How to Build An Effective Hotel Customer Satisfaction Questionnaire

guest_satisfaction_survey.jpgIn the age of instant feedback via social media and sites like TripAdvisor, it can feel as if you’ve already got plenty of guest opinions to contend with, but to initiate the post-stay conversation with guests yourself, an effective hotel customer satisfaction questionnaire is the best way to go.

Building an effective questionnaire ensures you get the kinds of customer satisfaction insights you need to drive decision-making and customize training for staff. You want your questionnaire to be both brief and thorough enough to give you a holistic view of a guests’ experience, from check-in to check-out.

Once you decide to survey your guests, here are some good guidelines for building an effective hotel customer satisfaction questionnaire.

Send the Invitation for the Survey Within 2-3 Days of the Guest’s Stay

More than likely, guests have provided you with an email address to receive a reservation confirmation or an emailed copy of their receipt. Armed with that information, you can email an invitation to your customer satisfaction survey and, more importantly, tie their responses back to future activity on the account.

If they said they were likely to stay again, did they? If they gave you a strong rating, were they more likely to spend more during a subsequent stay?

The survey invitation should:

• Thank the guest for their business and let them know that their opinions will help you continue to provide outstanding service to your customers.
• Come from someone in leadership at your hotel or chain, such as an owner, CEO or customer service director.
• Include a link to the survey.

Make the Questionnaire Fast and Easy

In general, your questionnaire should:
• Take guests 5-7 minutes to complete.
• Have 20 or fewer questions.
• Have multiple choice questions with a 5-point scale of options ranging from extremely positive to extremely negative.
• Have at least one open-ended question that allows guests to write their own response, such as: “Do you have any other questions or concerns?”.

Decide What Kinds of Things You Want to Measure and Ask To-the-Point Questions About Them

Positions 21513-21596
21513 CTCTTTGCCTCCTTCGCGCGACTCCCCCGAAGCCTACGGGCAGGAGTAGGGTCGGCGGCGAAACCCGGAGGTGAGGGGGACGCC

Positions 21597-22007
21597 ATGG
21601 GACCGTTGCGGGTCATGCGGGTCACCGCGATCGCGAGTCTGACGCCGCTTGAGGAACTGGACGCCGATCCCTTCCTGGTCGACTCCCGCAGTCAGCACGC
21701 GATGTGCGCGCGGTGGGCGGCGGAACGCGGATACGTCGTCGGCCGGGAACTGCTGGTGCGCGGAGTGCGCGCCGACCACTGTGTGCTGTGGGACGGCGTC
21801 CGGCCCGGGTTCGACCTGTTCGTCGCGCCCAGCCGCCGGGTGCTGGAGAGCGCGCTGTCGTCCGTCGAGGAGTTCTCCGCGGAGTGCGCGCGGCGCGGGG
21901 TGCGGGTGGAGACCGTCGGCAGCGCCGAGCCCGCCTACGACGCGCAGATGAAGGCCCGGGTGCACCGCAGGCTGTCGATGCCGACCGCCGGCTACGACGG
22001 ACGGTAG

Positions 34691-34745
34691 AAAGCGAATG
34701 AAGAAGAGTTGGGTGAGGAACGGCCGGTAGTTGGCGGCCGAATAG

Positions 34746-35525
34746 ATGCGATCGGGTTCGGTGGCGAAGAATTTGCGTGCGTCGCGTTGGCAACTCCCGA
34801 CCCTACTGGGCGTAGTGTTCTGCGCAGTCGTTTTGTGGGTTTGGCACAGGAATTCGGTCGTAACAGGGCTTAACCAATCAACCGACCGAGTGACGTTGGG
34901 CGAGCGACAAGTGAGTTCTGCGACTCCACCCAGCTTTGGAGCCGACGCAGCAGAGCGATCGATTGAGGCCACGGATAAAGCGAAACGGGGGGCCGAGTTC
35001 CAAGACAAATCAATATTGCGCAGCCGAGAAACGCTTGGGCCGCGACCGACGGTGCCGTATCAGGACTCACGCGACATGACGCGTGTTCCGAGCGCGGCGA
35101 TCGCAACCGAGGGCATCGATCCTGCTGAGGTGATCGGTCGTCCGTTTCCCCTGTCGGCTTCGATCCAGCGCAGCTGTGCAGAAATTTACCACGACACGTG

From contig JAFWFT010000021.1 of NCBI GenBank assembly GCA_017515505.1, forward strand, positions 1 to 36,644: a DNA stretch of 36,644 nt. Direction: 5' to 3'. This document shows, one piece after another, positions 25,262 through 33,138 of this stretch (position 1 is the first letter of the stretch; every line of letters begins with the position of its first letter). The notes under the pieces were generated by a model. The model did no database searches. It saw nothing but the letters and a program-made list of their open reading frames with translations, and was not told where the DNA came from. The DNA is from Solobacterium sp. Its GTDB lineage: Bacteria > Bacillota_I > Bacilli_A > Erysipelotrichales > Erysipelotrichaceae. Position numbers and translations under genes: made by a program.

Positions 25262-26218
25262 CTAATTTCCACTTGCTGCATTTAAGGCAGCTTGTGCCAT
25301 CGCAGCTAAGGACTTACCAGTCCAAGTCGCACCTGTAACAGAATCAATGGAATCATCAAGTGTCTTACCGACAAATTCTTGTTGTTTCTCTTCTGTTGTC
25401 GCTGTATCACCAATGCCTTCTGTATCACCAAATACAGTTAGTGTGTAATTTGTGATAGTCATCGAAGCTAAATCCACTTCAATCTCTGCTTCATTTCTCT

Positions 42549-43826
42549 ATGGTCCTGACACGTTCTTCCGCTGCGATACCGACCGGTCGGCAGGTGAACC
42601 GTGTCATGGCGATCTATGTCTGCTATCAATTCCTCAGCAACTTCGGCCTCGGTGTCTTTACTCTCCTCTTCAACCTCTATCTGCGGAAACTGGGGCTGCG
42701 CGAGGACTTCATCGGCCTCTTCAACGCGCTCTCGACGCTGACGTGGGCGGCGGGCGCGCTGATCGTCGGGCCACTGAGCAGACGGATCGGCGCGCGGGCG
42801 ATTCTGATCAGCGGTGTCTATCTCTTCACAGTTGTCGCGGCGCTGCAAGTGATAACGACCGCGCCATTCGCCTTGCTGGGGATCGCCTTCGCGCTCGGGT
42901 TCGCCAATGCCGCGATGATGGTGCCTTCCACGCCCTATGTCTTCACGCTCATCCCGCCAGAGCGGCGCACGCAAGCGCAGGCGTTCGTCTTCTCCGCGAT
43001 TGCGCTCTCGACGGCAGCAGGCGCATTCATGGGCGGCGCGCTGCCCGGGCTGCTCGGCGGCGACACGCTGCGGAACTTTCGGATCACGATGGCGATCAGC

A Cornell University study published in 2010 found that four key performance indicators dramatically affected how guests evaluated their their stays at one upscale chain: accuracy of the reservation, check-in completed within five minutes, no problems during the stay, and lack of billing mistakes. Guests who experienced all four were most likely to give the hotel a top satisfaction rating.

That’s great insight for you to have as you’re building your questionnaire. You’ll definitely want to be sure to ask about those four things, as well as anything else you’d like to measure, such as the cleanliness of the rooms, the politeness of the staff and the quality of the food at the restaurant.

To find out whether your check-in process made the grade, you might ask something like:

How satisfied are you with the speed of the hotel check-in process?
o Very satisfied
o Satisfied
o Neutral/Not sure
o Dissatisfied
o Very dissatisfied

Or you might ask guests how strongly they agree with certain statements about how well their rooms were cleaned:

The housekeeping staff did an excellent job cleaning my room.
o Strongly agree
o Agree
o Neutral/Not sure
o Disagree
o Strongly disagree

Two other magic questions you’ll want to be sure to ask are:

How likely are you to stay again?
o Extremely likely
o Somewhat likely
o Neutral/Not sure
o Slightly likely
o Not at all likely


How likely is it that you’ll recommend our hotel to a friend, family member or colleague?
o Extremely likely
o Somewhat likely
o Neutral/Not sure
o Slightly likely
o Not at all likely

The guest satisfaction survey is an extremely valuable tool to help make the improvments in hotel operations that will keep guests coming back for more.